Investing should be easy – just buy low and sell high – but most of us have trouble following that simple advice. There are principles and strategies that may enable you to put together an investment portfolio that reflects your risk tolerance, time horizon, and goals. Understanding these principles and strategies can help you avoid some of the pitfalls that snare some investors.
What are your options for investing in emerging markets?
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Exchange-traded funds have some things in common with mutual funds, but there are differences, too.
Learn how to build a socially conscious investment portfolio and invest in your beliefs.
Information vs. instinct. Are your choices based on evidence of emotion?
You face a risk for which the market does not compensate you, that can not be easily reduced through diversification.
Diversification is an investment principle designed to manage risk, but it can't prevent against a loss.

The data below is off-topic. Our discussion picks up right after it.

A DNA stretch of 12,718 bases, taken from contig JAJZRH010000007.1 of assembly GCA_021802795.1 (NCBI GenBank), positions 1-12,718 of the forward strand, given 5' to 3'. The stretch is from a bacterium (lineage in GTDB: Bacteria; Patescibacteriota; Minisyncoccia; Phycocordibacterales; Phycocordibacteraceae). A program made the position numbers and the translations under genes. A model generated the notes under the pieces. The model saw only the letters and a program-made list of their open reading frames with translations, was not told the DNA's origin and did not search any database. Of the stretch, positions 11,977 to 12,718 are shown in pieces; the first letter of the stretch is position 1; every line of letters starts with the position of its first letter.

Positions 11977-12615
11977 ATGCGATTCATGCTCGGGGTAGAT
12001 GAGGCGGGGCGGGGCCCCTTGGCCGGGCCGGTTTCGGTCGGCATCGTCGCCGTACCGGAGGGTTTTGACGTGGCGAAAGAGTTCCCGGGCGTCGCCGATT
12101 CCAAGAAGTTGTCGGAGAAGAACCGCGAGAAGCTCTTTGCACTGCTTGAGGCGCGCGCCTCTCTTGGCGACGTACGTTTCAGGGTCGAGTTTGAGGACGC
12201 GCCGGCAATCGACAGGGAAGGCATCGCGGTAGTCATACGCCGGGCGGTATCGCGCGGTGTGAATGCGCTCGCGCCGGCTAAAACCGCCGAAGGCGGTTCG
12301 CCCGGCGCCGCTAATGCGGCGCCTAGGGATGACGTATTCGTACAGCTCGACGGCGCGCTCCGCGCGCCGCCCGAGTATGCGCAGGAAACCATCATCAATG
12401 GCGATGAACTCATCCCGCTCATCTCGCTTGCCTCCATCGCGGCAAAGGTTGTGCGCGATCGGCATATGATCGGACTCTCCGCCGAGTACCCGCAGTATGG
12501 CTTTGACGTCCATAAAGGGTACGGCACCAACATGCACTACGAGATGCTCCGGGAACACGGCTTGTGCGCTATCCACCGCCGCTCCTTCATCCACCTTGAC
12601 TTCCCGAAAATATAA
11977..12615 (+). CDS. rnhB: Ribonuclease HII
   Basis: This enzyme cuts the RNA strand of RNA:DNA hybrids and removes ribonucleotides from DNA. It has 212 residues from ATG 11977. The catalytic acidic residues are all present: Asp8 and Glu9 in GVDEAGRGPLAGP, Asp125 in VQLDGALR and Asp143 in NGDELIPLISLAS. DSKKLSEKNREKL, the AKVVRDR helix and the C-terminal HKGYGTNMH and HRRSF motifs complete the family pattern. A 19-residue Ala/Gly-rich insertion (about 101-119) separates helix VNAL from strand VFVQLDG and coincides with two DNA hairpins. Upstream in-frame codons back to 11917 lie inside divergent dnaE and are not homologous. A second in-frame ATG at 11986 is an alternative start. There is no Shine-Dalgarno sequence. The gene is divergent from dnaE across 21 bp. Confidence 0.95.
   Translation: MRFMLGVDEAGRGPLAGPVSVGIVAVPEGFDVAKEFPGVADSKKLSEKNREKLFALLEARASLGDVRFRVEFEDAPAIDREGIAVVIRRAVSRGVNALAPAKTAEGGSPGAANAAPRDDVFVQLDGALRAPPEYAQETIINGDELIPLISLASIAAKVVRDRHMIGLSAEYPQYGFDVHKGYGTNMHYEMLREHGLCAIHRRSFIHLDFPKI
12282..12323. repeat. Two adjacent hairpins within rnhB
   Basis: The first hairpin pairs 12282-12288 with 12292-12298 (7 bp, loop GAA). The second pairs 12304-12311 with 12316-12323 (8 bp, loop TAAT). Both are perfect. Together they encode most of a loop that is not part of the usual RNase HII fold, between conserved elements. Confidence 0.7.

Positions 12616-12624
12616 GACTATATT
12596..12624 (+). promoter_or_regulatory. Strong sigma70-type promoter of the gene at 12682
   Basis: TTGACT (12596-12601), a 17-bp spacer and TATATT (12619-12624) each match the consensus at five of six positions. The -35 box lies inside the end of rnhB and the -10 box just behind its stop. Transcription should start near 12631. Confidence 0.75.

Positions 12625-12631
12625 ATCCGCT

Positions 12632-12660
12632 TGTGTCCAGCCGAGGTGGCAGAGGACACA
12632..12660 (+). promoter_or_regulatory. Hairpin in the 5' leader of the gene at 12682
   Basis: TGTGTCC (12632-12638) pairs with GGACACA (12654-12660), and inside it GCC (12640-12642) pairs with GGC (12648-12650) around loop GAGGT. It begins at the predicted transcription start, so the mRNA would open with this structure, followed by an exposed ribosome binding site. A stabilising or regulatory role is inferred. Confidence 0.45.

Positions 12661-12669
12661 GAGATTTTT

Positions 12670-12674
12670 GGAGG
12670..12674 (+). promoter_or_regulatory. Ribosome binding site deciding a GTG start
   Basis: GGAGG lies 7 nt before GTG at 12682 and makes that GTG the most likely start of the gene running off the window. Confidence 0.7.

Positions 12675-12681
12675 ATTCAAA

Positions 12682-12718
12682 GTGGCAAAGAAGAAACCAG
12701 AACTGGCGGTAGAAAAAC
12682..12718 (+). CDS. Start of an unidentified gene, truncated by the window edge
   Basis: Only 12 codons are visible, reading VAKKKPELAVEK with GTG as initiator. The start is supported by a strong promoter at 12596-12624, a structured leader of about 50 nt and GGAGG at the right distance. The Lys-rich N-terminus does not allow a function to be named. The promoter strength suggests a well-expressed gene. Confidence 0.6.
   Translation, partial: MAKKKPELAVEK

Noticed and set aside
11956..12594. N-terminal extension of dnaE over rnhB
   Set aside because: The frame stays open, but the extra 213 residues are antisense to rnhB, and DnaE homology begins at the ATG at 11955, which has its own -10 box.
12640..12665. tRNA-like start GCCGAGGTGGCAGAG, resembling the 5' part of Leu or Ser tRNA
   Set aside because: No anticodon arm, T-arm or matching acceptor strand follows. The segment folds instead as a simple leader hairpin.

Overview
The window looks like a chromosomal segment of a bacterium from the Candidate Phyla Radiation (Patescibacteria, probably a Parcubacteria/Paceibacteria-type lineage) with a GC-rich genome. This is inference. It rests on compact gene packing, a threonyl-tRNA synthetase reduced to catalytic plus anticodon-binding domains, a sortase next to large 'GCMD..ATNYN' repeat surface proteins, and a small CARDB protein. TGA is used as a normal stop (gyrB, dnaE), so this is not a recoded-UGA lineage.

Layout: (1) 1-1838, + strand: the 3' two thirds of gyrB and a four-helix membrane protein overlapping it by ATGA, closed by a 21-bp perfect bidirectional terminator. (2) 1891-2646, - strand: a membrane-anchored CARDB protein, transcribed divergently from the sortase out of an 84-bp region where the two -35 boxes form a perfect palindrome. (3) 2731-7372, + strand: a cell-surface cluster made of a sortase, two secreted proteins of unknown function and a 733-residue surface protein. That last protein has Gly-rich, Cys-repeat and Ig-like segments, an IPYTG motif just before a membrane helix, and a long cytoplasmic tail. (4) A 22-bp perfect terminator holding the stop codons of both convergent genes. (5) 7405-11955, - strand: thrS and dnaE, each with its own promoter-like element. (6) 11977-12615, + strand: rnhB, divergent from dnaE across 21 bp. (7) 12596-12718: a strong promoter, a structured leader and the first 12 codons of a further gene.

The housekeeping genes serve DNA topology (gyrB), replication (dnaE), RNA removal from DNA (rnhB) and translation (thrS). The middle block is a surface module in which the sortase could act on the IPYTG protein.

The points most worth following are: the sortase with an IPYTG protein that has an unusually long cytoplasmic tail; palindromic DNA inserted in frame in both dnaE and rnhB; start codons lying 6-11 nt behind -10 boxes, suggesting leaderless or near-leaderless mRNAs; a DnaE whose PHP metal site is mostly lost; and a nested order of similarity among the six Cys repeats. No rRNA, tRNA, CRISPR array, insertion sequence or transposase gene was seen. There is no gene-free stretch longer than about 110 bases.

Each day, the Fed is behind the scenes supporting the economy and providing services to the U.S. financial system.
Determine if you are eligible to contribute to a traditional or Roth IRA.
This questionnaire will help determine your tolerance for investment risk.
Use this calculator to compare the future value of investments with different tax consequences.
Estimate the potential impact taxes and inflation can have on the purchasing power of an investment.
This calculator helps determine your pre-tax and after-tax dividend yield on a particular stock.
This calculator can help you estimate how much you should be saving for college.
There are some smart strategies that may help you pursue your investment objectives
Principles that can help create a portfolio designed to pursue investment goals.
We all know the stock market can be unpredictable. We all want to know, “What’s next for the financial markets?”
When markets shift, experienced investors stick to their strategy.
With alternative investments, it’s critical to sort through the complexity.
Understanding the cycle of investing may help you avoid easy pitfalls.
It's easy to let investments accumulate like old receipts in a junk drawer.
Savvy investors take the time to separate emotion from fact.